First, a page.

PaypalThis is used for a registered author who enrolls in the HubPages Earnings program and requests to be paid via PayPal. No data is shared with Paypal unless you engage with this feature. (Privacy Policy)
    Facebook LoginYou can use this to streamline signing up for, or signing in to your Hubpages account. No data is shared with Facebook unless you engage with this feature. (Privacy Policy)
    MavenThis supports the Maven widget and search functionality. (Privacy Policy)
    Google AdSenseThis is an ad network. (Privacy Policy)
    Google DoubleClickGoogle provides ad serving technology and runs an ad network. (Privacy Policy)
    Index ExchangeThis is an ad network. (Privacy Policy)
    SovrnThis is an ad network. (Privacy Policy)
    Facebook AdsThis is an ad network. (Privacy Policy)
    Amazon Unified Ad MarketplaceThis is an ad network. (Privacy Policy)
    AppNexusThis is an ad network. (Privacy Policy)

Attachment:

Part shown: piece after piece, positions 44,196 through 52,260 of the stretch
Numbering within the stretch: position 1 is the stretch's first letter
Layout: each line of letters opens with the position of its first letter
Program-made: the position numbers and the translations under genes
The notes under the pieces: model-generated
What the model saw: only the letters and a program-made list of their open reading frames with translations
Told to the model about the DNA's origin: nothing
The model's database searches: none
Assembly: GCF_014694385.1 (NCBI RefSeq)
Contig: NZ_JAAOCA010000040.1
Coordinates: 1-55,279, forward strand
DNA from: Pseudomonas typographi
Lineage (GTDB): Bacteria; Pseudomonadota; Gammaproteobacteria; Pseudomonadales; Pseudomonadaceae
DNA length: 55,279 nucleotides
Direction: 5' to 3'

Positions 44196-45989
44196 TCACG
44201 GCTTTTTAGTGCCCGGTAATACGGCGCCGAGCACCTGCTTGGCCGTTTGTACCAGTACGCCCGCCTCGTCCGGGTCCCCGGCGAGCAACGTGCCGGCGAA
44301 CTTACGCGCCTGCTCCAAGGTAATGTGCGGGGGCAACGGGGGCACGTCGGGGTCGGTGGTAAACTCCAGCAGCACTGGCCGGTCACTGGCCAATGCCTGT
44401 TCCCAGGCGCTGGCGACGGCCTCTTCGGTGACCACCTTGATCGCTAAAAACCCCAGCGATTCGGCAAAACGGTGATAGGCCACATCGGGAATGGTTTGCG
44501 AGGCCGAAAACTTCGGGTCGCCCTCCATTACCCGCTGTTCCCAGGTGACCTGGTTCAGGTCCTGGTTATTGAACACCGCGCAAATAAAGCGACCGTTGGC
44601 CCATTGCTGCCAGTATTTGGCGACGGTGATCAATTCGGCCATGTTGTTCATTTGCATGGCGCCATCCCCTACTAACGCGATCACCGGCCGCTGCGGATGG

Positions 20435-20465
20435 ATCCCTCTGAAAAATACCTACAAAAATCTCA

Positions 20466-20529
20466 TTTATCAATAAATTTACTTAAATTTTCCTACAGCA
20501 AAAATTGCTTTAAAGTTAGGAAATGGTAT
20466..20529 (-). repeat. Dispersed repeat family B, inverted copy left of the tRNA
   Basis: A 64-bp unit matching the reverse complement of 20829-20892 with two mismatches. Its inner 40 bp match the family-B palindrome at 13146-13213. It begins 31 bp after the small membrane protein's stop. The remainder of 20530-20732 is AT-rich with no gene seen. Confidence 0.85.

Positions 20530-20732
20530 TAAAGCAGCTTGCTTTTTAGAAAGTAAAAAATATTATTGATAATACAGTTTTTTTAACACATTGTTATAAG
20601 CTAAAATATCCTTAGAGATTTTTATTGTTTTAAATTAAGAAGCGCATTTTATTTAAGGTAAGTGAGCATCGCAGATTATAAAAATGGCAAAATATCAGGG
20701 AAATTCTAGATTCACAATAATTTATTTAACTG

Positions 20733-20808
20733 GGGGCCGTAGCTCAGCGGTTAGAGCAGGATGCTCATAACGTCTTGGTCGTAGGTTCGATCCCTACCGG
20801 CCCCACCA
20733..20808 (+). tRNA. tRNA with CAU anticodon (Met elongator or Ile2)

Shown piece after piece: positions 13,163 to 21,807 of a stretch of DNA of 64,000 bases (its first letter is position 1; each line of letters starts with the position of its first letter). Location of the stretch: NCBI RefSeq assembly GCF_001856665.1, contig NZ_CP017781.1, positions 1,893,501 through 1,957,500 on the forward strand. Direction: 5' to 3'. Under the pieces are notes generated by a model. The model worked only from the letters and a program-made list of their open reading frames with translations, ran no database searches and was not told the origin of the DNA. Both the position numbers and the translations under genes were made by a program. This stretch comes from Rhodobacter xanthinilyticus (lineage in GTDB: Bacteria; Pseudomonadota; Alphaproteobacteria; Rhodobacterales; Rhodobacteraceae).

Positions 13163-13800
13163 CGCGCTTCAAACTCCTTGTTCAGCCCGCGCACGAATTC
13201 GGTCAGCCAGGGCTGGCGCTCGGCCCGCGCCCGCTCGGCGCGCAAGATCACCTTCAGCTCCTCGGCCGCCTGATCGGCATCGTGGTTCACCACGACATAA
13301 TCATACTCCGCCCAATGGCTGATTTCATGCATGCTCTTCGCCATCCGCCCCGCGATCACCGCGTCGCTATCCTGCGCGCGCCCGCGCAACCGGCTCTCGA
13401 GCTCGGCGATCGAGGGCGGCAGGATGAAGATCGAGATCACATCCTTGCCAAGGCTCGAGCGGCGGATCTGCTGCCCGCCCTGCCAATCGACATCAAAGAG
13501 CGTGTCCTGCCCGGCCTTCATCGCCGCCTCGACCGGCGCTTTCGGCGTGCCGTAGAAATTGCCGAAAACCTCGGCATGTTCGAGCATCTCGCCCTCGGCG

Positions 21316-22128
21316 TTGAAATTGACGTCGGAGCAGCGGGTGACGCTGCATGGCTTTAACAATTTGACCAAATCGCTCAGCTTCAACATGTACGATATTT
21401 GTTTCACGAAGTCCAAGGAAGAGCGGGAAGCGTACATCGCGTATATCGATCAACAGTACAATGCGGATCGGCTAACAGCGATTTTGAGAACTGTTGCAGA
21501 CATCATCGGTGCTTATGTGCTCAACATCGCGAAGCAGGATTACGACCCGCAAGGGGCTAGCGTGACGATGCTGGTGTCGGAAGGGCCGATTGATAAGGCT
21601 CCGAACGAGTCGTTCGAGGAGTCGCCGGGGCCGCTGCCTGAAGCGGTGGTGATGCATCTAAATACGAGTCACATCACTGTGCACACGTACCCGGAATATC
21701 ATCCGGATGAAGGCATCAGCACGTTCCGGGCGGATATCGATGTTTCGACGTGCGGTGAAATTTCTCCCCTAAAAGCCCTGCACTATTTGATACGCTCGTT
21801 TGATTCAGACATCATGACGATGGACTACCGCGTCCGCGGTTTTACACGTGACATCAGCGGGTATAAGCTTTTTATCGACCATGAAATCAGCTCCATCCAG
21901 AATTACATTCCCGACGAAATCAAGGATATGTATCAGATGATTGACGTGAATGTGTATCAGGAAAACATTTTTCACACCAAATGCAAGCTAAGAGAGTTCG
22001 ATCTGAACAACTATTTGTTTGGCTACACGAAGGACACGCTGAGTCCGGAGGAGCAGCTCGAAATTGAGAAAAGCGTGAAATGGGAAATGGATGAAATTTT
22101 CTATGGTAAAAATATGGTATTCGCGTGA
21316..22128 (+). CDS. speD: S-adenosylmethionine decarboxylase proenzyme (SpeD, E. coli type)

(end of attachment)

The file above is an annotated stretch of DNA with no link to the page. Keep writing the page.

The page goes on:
OpenxThis is an ad network. (Privacy Policy)
    Rubicon ProjectThis is an ad network. (Privacy Policy)
    TripleLiftThis is an ad network. (Privacy Policy)
    Say MediaWe partner with Say Media to deliver ad campaigns on our sites. (Privacy Policy)
    Remarketing PixelsWe may use remarketing pixels from advertising networks such as Google AdWords, Bing Ads, and Facebook in order to advertise the HubPages Service to people that have visited our sites.
    Conversion Tracking PixelsWe may use conversion tracking pixels from advertising networks such as Google AdWords, Bing Ads, and Facebook in order to identify when an advertisement has successfully resulted in the desired action, such as signing up for the HubPages Service or publishing an article on the HubPages Service.
    Author Google AnalyticsThis is used to provide traffic data and reports to the authors of articles on the HubPages Service. (Privacy Policy)
    ComscoreComScore is a media measurement and analytics company providing marketing data and analytics to enterprises, media and advertising agencies, and publishers. Non-consent will result in ComScore only processing obfuscated personal data. (Privacy Policy)
    Amazon Tracking PixelSome articles display amazon products as part of the Amazon Affiliate program, this pixel provides traffic statistics for those products (Privacy Policy)